Paul is grieved over the unbelief and spiritual danger of the nation of Israel in general. The New Covenant was specifically promised to the nation of Israel, though it was foretold to include Gentiles as well. But the situation in Paul’s day was that the majority of Jews had rejected the Jewish Messiah and the New Covenant in Him. In these verses Paul expresses his desire for their salvation and rehearses the reason why the promises are for Israelites first and foremost. Continue reading “Romans 9:1-13 – God’s Sovereign Prerogative”

Are You Sure You Wanna Use That Verse? (Ephesians 2:5-6 – Part 4)

Gratefully, this is my last post on Ephesians 2:5-6 for the foreseeable future. We have been considering this passage in order to make one simple point: These verses are not a proof-text for monergistic regeneration. 

Exegesis first & last

I am keenly aware that since Calvinists hold to their particular form of Total Depravity, monergistic regeneration is a logical necessity if anyone is going to be saved. This doctrine is closely tied to other doctrines in their system as well, which is why focusing on one doctrine and one verse at a time can be difficult for my Calvinist brethren. 

They tend to see individual Scriptures through the lens of systematic theology, and often say something to the effect of “The passage cannot say people are saved by choosing to believe, because other verses teach Total Depravity, and therefore they cannot choose to believe.” If we take the bait and go to those passages to look at the context, and find their exegesis is faulty, we will soon find ourselves looking into the context of verses related to Unconditional Election. This will lead to verses on Divine Sovereignty, Limited Atonement and sooner or later back to Monergism. But it is a difficult task to deal with one verse at a time in context.

Continue reading “Are You Sure You Wanna Use That Verse? (Ephesians 2:5-6 – Part 4)”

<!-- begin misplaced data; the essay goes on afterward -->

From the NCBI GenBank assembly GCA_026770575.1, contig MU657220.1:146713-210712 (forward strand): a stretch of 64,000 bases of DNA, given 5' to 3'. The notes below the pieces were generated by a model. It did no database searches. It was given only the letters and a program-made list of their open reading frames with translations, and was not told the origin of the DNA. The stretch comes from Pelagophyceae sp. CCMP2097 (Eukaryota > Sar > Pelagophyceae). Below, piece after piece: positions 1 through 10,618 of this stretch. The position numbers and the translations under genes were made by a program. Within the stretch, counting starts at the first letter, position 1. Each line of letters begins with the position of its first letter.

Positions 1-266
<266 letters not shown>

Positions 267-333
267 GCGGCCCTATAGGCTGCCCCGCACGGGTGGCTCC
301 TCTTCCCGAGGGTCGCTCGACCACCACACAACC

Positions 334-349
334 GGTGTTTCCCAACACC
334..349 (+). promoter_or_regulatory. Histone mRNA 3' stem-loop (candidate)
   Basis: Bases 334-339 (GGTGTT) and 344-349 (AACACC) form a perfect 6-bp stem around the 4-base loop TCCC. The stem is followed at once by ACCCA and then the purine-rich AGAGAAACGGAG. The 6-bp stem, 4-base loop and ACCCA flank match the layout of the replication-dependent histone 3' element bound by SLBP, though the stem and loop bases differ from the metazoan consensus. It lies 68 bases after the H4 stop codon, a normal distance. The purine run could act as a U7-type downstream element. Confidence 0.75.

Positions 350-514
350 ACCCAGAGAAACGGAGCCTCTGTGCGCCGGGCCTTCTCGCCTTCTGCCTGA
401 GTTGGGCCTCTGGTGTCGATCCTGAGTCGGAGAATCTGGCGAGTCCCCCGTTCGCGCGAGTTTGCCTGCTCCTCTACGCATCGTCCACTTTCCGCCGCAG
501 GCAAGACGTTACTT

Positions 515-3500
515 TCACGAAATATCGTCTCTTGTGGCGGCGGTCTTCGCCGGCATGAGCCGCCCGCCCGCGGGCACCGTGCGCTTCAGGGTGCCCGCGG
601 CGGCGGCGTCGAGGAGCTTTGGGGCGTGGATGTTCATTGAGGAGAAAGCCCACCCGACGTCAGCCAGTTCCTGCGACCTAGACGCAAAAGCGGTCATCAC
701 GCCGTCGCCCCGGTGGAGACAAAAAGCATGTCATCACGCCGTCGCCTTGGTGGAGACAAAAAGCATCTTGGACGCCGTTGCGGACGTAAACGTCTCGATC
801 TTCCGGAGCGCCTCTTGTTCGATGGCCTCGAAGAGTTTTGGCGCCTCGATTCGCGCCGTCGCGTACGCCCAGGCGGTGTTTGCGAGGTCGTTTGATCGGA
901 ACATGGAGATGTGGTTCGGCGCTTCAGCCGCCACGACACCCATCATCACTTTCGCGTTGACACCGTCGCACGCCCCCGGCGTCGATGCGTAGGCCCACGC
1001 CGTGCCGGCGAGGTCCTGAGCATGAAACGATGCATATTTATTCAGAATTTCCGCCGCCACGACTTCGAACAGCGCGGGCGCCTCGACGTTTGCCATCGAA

Are You Sure You Wanna Use That Verse? (Ephesians 2:5-6 – Part 3)

This is the continuation of my last post. We are still addressing the Calvinist argument that Ephesians 2:5-6 teaches monergistic regeneration because the text does not show any action on the part of man. In the last post we brought our first witness against this argument, namely the immediate context. In verse 5 it includes the phrase “by grace you have been saved.” We noted that Paul expands on this phrase in verses 8. In those verses he teaches that we are saved (i.e. justified) through faith. The grace of God saves us, and we receive that grace through believing. The fact that the same phrase is used in verse 5 and verse 8 shows us that the same topic is being taught in both verses.

But we have another witnesses against the monergistic reading of Ephesians 2:5-6. So without further ado, let’s put our second witness on the stand.

Witness #2 – Colossians 2:11-13

The context of Paul’s letter to the Colossians is very similar to his letter to the Ephesians. There are some slight differences, but the topics he covers are basically the same. What is pertinent for us is the parallel passage to Ephesians 2:5-6 found in Colossians 2:11-13. 

Colossians 2:11-13

11 In Him you were also circumcised with the circumcision made without hands, by putting off the body of the sins of the flesh, by the circumcision of Christ, 

Continue reading “Are You Sure You Wanna Use That Verse? (Ephesians 2:5-6 – Part 3)”

Are You Sure You Wanna Use That Verse? (Ephesians 2:5-6 – Part 2)

It Teaches Justification, not sanctification

In the first post of this series we went through Ephesians 2:1-10 to show in context why Ephesians 2:5-6 are not valid verses to use as a proof-text for monergistic regeneration. We noted that when Calvinists quote this passage with that in mind they are in error. The passage does not teach that God by grace does an internal work of transformation in the heart of the sinner. 

The passage is not teaching that the sinner is actually taken out of their sin and raised up to the right hand of God with Christ Jesus. Instead the passage is talking about a positional change, from being condemned in sin, to being accepted and blessed with every spiritual blessing in Christ Jesus. It is teaching us about the new status we have in Christ Jesus as adopted children. So, though it is talking about regeneration (rebirth), it is addressing the positional aspect of the new birth, not the transformative aspect. To use theological terminology, it is speaking about justification, not sanctification.